- The Washington Times - Monday, May 2, 2005

JERUSALEM — Israeli Cabinet minister Natan Sharansky, cited as an inspiration by President Bush for promoting democracy, resigned yesterday to protest the planned withdrawal from Gaza, which he called a “tragic mistake” that will encourage Palestinian violence and deepen the rift in Israeli society.

Mr. Sharansky, a former Soviet dissident who was minister for Diaspora Affairs and Jerusalem, served in government cabinets during the past nine years and repeatedly criticized Israeli prime ministers for what he said was their mishandling of negotiations with the Palestinians.

In his letter of resignation to Prime Minister Ariel Sharon, Mr. Sharansky wrote that he opposes making unilateral concessions to the Palestinians.

“As you know, I was opposed to the disengagement plan from the outset, on the basis of my deep belief that every concession in the peace process made by the Israeli side must be accompanied by democratic reform on the Palestinian side,” Mr. Sharansky wrote.

He told Israel Army Radio that he considers the disengagement plan “a tragic mistake that exacts a high price and also encourages terror.”

Mr. Sharansky immigrated to Israel in 1986, after serving a decade in Soviet prisons. While celebrated abroad, he remained a relatively marginal figure in Israel. He never attracted a large political following and continues to speak in strongly accented Hebrew.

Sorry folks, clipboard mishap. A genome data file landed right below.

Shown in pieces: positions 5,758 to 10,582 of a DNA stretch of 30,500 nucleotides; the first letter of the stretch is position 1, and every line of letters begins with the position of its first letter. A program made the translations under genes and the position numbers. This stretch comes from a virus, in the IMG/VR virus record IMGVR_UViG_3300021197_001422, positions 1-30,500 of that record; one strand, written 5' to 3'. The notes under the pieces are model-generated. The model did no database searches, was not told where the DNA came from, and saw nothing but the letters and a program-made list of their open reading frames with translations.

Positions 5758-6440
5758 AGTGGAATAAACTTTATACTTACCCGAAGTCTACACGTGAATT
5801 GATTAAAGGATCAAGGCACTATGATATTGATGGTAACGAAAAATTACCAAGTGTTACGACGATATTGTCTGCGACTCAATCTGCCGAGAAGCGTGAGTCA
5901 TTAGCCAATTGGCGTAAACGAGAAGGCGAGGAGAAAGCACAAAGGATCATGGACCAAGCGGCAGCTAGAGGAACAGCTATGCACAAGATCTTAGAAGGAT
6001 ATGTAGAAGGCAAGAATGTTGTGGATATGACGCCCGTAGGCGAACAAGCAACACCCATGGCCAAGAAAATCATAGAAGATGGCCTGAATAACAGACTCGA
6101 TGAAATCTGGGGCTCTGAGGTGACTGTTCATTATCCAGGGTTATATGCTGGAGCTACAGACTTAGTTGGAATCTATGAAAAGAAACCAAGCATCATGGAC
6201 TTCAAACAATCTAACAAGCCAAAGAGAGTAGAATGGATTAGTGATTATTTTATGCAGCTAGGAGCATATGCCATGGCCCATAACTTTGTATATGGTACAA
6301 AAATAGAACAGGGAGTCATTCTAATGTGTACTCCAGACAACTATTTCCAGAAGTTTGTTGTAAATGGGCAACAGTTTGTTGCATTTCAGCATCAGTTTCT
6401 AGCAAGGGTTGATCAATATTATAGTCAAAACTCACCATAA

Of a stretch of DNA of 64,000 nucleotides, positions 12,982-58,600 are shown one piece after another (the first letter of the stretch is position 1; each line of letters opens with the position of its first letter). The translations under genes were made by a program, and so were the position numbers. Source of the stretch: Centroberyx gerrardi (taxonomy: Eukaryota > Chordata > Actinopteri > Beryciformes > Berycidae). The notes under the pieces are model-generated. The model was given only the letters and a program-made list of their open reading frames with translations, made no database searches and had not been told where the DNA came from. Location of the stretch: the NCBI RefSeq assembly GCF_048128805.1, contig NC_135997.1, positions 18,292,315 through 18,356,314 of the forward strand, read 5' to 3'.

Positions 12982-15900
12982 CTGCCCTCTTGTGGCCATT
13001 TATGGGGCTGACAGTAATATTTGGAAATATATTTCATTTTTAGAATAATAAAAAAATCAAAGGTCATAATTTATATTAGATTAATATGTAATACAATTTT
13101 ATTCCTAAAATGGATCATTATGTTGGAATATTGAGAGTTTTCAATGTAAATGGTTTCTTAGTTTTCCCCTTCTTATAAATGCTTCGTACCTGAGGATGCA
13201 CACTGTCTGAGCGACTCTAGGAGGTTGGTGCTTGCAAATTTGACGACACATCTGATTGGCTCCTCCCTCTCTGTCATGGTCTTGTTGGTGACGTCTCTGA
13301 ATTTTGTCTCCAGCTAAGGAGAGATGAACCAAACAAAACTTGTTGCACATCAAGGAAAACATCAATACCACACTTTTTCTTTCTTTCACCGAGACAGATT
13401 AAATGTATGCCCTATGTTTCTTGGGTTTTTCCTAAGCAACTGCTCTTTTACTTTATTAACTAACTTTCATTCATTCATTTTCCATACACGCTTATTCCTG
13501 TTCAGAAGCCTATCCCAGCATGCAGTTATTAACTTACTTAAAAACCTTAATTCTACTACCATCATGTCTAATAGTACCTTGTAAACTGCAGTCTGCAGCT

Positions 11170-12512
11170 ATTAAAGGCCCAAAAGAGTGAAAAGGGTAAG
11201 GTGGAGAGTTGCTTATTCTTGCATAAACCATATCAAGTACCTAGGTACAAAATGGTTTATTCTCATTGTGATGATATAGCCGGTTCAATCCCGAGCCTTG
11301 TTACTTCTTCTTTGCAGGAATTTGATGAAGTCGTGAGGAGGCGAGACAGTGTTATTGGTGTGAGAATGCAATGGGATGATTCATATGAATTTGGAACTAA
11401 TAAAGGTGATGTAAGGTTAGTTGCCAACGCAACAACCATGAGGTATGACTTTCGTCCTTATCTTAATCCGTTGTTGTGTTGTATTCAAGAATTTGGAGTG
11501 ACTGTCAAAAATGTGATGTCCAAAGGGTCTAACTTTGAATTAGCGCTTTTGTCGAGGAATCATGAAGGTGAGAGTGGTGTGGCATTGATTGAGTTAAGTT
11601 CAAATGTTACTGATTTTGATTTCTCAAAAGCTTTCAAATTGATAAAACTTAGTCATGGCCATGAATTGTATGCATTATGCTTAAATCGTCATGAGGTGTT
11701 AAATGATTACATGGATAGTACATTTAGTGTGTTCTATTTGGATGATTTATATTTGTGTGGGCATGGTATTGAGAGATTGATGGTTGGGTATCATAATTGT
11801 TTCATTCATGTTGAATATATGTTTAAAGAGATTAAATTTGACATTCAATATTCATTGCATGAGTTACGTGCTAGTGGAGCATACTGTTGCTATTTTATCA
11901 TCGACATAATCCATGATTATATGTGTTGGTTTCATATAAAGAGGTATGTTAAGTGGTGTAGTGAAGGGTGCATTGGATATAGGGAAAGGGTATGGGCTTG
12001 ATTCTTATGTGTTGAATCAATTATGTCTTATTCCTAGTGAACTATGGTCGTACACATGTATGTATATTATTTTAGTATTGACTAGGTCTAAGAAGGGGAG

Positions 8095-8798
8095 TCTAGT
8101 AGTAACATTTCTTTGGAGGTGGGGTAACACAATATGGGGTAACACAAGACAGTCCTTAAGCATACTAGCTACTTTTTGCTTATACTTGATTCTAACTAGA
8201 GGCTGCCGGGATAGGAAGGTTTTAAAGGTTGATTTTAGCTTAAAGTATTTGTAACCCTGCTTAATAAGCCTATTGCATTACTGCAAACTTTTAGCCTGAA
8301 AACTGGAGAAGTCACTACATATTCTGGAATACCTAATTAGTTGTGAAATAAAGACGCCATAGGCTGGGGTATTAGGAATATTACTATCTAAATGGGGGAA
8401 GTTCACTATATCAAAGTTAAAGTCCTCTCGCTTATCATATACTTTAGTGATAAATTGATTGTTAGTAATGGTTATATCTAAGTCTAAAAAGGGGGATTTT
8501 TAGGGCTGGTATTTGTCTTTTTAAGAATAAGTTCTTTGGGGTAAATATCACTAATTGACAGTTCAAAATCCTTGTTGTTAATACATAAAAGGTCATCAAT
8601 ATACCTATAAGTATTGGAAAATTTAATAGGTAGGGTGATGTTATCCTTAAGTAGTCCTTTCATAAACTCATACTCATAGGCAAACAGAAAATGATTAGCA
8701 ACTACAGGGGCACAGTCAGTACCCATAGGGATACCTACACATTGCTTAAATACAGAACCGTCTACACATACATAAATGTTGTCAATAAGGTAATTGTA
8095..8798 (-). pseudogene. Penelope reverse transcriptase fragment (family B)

By contrast, he won praise from Mr. Bush for his recent book, “The Case for Democracy: The Power of Freedom to Overcome Tyranny and Terror.” A hero to world Jewry for his dissident activities in the 1970s, he was included on Time magazine’s recent list of the 100 most influential people in the world.

Mr. Bush, who invited Mr. Sharansky to the White House in November, has said Mr. Sharansky’s book summarizes his feelings about the need to spread democracy around the world.

In an interview with Army Radio, Mr. Sharansky said he would remain active in Mr. Sharon’s ruling Likud Party, which has been torn by the Gaza withdrawal, with many legislators and leading activists opposed to the plan.

“We now have a very strong position within Likud,” Mr. Sharansky said, referring to the party rebels.

Mr. Sharansky did not attend yesterday’s weekly Cabinet meeting. Mr. Sharon told ministers at the start of the meeting that he regretted Mr. Sharansky’s decision.

“I want to express my appreciation to Natan, not for his letter, because I would be very happy if he were to continue in his post,” Mr. Sharon said.

Cabinet Secretary Israel Maimon said the resignation would take effect tomorrow.

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